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D & A of an Elphinstone R2900G load haul dump underground loader

Discussion in 'Mining/Aggregates' started by 6shooter, Feb 27, 2015.

  1. 6shooter

    6shooter Member

    Joined:
    Oct 4, 2013
    Messages:
    10
    Occupation:
    Cat Mechanic
    Location:
    Western NY
    Since I've been with Cat, I've done 4 complete power train rebuilds for a local underground salt mine on their R2900G Elphinstones. Go underground for a week, tear them down and send up the drivetrain components one by one, shop rebuilds them, then send them back down and I spend another week or so putting them back together. I gotta say, the first time descending 1500 feet and working down there was pretty intimidating, but I got used to it quick and these guys are now like my second family. This time, they took delivery of a brand new JLK series R2900G, and I spent the last week taking it apart up in their shop. We just sent the last piece down today, the rear frame section. It was pretty hairy at times. 12.5 tons hanging off 15 ton cranes that have seen better days can pucker ya up quick. Figured I'd throw some pictures up on here for you guys of us bringing the rear frame section down in the cage. Enjoy.

    IMG_2734.jpg IMG_2731.jpg IMG_2717.jpg IMG_2727.jpg IMG_2730.jpg
     
    Last edited: Feb 27, 2015
  2. Birken Vogt

    Birken Vogt Charter Member

    Joined:
    Nov 30, 2003
    Messages:
    3,147
    Location:
    Grass Valley, Ca
    This must be an ignorant question but why can the machine not be taken down in one piece? Is it going down a vertical shaft or a decline?
     
  3. 6shooter

    6shooter Member

    Joined:
    Oct 4, 2013
    Messages:
    10
    Occupation:
    Cat Mechanic
    Location:
    Western NY
    Yes, the only way in and out of the mine is through a 1500 foot vertical shaft with a max capacity of 15 tons.
     
  4. caterpillarmech

    caterpillarmech Senior Member

    Joined:
    Nov 7, 2011
    Messages:
    533
    Occupation:
    Field Service Supervisor
    Location:
    Florence Texas
    Keep the pictures coming. :salute
     
  5. pajibson

    pajibson Senior Member

    Joined:
    May 30, 2013
    Messages:
    301
    Location:
    metro detroit
    Yup, I can see the pucker factor on that being pretty high. Gonna be one heck of a noise if anything goes wrong.
     
  6. Ben Witter

    Ben Witter Well-Known Member

    Joined:
    Apr 3, 2013
    Messages:
    245
    Location:
    On the outside
    Been to Hampton Corners a few times. Never took the trip down the elevator though. They do have a pretty nice shop up top. Over all they are a pretty good bunch of guys to deal with.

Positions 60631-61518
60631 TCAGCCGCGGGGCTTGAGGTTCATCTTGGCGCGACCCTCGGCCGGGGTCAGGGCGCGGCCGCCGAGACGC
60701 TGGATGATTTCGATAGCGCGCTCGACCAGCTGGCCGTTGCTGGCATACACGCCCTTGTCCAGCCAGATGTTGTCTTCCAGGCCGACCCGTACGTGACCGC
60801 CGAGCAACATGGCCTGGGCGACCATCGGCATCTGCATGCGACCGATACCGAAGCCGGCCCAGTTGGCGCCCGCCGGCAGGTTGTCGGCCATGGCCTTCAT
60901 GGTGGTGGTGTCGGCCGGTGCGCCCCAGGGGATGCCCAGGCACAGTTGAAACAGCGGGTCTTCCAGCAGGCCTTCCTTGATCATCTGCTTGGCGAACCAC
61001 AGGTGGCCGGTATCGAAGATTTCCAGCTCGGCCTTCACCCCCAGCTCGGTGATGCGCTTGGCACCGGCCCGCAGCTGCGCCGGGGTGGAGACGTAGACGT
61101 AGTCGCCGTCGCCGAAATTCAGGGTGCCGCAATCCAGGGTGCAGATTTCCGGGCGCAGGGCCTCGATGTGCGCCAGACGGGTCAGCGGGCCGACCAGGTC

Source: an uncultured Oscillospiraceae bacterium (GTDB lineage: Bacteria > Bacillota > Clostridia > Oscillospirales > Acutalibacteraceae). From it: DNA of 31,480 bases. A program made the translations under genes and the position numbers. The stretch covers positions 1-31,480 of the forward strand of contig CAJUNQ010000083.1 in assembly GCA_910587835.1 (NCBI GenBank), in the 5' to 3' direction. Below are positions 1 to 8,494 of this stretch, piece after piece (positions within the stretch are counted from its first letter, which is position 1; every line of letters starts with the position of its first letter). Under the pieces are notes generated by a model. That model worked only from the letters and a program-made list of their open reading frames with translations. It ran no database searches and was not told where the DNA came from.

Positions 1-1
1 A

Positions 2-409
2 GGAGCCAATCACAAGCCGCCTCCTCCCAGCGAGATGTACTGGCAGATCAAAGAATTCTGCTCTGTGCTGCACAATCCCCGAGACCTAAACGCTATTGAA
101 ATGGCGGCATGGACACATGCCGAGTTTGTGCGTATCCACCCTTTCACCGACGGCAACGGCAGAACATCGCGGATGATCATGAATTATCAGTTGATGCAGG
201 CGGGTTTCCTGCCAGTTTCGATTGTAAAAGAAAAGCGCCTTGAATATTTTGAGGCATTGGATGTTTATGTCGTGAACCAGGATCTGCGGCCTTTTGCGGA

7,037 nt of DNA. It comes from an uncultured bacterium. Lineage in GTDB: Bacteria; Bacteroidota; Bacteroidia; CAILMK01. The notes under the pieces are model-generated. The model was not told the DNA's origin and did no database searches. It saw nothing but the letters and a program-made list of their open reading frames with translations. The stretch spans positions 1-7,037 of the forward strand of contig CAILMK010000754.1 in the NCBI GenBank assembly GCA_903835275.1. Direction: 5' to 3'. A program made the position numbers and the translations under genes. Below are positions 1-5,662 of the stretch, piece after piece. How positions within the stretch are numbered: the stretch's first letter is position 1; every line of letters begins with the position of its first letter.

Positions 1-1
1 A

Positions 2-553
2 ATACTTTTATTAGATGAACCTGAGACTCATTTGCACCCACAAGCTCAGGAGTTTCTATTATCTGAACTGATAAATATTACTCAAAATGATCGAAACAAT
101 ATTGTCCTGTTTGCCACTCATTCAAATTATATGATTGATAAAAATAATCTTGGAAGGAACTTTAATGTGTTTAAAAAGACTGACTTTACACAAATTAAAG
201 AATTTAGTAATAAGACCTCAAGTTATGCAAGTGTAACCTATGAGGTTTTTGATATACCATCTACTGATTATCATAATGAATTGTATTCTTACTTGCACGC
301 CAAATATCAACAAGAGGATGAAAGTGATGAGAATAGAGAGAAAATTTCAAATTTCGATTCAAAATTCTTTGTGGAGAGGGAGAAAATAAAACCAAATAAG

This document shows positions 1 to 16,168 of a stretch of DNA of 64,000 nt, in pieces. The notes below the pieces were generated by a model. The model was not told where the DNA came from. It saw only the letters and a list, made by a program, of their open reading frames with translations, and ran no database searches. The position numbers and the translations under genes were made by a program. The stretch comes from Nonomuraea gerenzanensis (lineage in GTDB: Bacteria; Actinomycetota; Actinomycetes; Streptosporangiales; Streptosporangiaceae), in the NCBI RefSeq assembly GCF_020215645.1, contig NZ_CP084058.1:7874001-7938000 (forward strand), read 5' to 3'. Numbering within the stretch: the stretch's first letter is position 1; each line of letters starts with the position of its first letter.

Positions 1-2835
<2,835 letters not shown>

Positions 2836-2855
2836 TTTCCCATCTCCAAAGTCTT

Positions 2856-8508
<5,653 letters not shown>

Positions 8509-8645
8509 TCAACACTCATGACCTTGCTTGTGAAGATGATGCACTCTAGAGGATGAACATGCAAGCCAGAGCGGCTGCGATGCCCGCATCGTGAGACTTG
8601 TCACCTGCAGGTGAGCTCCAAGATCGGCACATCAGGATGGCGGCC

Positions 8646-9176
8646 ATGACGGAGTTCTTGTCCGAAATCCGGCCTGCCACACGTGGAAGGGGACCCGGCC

With the winter we have had they should be doing quite well. I know the last several years they have not moved as much product as they could.
     
  7. Curbster

    Curbster Well-Known Member

    Joined:
    Aug 27, 2010
    Messages:
    91
    Occupation:
    Prime Digger on Dog Hill
    Location:
    Nelson, B.C.
    Good pictures!
    I used to watch the crew lowering equipment down the shaft when I was running night shift waste rock removal truck in a mine located up in the Yukon. It was always a scary proposition to me as the shaft sinking crew, Tonto, followed very few safety precautions, doing things, like jumping out into the shaft - grabbing the cable, and sliding down to the top of the platform - seventy feet down! Or leaning way out over the open shaft to hook or undo slings. As they were shaft sinking there was no cage(elevator) just a big square corrugated aluminum platform with the hoist cable running up the center. No sides at all, so the one time I rode down to the bottom, 650 feet, you just stood on the platform as the timbers and rocks whizzed by in the light of their headlamps. I hung onto the big cable and they all laughed at this cause they just stood there like they were on a sidewalk. Great experience! :)
     
  8. ben46a

    ben46a Senior Member

    Joined:
    Mar 11, 2007
    Messages:
    773
    Location:
    Waverley NS/Fort Mac AB
    I remember a few years ago the local salt mine were lowering a 980 G down the shaft and the rear frame hung up at the 900 foot level and the skip bumped it from the top, and the whole shebang went at mach 2 to the 1500 foot level. Nobody killed, not sure about injuries though. Cat built and supplied a new rear frame partial assembly and that got lowered when the shaft was repaired.
     
  9. overworked

    overworked Senior Member

    Joined:
    Jan 18, 2011
    Messages:
    761
    Location:
    northeast Pa.
    That's pretty intense, more please:popcorn
     
  10. mowingman

    mowingman Senior Member

    Joined:
    Jul 11, 2010
    Messages:
    593
    Location:
    north Texas
    I worked on projects at almost all of the salt mines in the U.S., back in the mid 70's. At one mine in Louisiana, they had to cut the dump beds from Euclid R50's, in half longways, to get them down the shaft. That was something to see. Those mines along the Gulf coast, typically have 50' to 100' room heights and 100'x100' salt pillars, left for support.
    The Hampton Corners mine was not built back then, as the old Retsof Mine was still in full production. Before it flooded, I think the Retsof mine was said to be the largest salt mine in the world.
    Jeff
     
  11. Tones

    Tones Senior Member

    Joined:
    Mar 15, 2009
    Messages:
    1,414
    Occupation:
    Ex land clearing contractor, part-time retired
    Location:
    Ubique
    Sad news on Friday, Cat are closing the original Elphinstone manufacturing plant in Tasmania Australia and moving it to Thailand.